• But Christ was reviled on the cross (Matthew 27:38-44; Mark 15:29-32), and his followers can expect to suffer insults as well. When that happens, Jesus says, "Rejoice in that day, and leap for joy, for behold, your reward is great in heaven, for their fathers did the same thing to the prophets" (Luke 6:22-23). He also assures them that they won't need to be anxious about what they will say, "For it is not you who speak, but the Spirit of your Father who speaks in you"(Matthew 10:20).
  • But in this verse Peter is talking about present blessings. Opponents of these Christians might revile them, but God is blessing them-blessing them now.


"because the Spirit of glory and of God rests on you" (v. 14b). "The Spirit of glory and of God" is unusual wording, but refers to the Holy Spirit.  The word "rests" is present tense. These Christians already possess the Spirit of God. It rests on them now, providing strength and guidance as needed.



15 Make sure that none of you suffers as a murderer, or thief, or evildoer, or a troublesome meddler; 16 but if anyone suffers as a Christian, he is not to be ashamed, but is to glorify God in this name.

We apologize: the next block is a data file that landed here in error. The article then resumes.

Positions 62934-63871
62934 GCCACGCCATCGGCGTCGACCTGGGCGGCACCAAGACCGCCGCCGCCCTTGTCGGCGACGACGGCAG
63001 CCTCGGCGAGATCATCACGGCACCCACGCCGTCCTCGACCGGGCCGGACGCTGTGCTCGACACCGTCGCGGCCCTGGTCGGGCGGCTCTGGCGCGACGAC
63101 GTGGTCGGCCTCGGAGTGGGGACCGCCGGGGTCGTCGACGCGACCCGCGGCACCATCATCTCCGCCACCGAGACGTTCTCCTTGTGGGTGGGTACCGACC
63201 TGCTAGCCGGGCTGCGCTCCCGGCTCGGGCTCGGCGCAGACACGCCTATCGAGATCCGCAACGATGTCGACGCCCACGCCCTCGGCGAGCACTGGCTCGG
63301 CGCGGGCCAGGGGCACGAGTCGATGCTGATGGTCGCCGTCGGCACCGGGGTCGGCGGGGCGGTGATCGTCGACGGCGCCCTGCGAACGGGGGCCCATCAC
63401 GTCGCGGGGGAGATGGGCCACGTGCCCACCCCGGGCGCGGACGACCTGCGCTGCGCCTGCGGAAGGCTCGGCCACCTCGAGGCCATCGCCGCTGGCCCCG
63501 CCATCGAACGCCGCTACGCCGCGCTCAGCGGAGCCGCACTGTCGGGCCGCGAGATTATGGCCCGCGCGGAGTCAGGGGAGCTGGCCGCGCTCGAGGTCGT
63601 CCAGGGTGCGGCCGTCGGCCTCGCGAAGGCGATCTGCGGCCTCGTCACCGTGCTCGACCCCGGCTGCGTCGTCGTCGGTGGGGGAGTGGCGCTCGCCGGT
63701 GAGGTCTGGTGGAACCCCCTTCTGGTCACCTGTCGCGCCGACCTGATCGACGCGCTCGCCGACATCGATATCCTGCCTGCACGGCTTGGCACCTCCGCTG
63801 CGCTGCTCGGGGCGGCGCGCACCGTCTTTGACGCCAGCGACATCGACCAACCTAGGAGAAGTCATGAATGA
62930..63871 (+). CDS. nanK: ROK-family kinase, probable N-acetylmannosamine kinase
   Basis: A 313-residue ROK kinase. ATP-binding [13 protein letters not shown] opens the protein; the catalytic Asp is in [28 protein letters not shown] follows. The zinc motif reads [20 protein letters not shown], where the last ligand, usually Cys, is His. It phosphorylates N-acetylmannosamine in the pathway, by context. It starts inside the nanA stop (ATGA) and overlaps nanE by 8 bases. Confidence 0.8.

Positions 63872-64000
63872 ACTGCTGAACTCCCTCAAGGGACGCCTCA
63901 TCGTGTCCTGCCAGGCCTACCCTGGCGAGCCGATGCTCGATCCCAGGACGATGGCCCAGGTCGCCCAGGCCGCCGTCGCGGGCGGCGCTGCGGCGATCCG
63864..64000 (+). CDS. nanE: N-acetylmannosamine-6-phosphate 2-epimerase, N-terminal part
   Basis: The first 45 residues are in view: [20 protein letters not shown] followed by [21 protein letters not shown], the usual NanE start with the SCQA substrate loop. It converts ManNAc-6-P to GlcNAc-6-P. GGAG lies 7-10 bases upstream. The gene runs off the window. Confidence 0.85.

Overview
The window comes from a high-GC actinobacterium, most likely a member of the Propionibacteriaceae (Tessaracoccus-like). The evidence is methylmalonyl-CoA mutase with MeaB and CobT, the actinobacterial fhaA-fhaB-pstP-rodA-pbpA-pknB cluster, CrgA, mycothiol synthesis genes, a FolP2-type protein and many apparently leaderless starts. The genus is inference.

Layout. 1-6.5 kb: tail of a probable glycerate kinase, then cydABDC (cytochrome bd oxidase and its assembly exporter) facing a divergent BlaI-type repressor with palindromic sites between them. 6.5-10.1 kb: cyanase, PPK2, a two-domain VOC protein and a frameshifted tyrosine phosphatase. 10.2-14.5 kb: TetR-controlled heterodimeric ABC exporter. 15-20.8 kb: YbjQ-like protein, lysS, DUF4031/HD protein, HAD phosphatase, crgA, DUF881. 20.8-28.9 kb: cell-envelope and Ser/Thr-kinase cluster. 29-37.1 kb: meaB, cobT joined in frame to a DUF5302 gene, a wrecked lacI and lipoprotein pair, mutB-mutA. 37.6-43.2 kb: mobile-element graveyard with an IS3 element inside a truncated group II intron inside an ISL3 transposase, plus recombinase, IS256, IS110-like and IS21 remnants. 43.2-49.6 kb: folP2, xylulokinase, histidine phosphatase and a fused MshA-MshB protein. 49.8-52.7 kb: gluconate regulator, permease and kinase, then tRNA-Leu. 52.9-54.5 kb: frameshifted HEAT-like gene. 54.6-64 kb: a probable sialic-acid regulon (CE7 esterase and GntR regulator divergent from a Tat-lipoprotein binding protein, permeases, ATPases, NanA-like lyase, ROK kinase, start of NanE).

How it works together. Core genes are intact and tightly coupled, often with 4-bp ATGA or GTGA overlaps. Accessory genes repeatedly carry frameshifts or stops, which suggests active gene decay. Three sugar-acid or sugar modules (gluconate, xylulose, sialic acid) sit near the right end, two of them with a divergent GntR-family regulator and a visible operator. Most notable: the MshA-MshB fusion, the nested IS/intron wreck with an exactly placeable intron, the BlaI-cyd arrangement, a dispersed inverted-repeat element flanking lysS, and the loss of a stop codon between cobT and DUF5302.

"For let none of you suffer as a murderer, or a thief, or an evil doer, or a meddler in other men's matters" (v. 15). Peter offers this verse as clarification, lest anyone misunderstand. The blessings he has promised to suffering Christians don't apply to those who are suffering because they are murderers, thieves, evil doers, or meddlers in the affairs of other people. People guilty of those sins are suffering justly, and can expect no blessing as a reward for their hardships. Furthermore, we shouldn't consider these four sins to be an exhaustive list. They are simply examples of sins that will not bring rewards. No sinner should expect to be rewarded for suffering that results from his/her sin.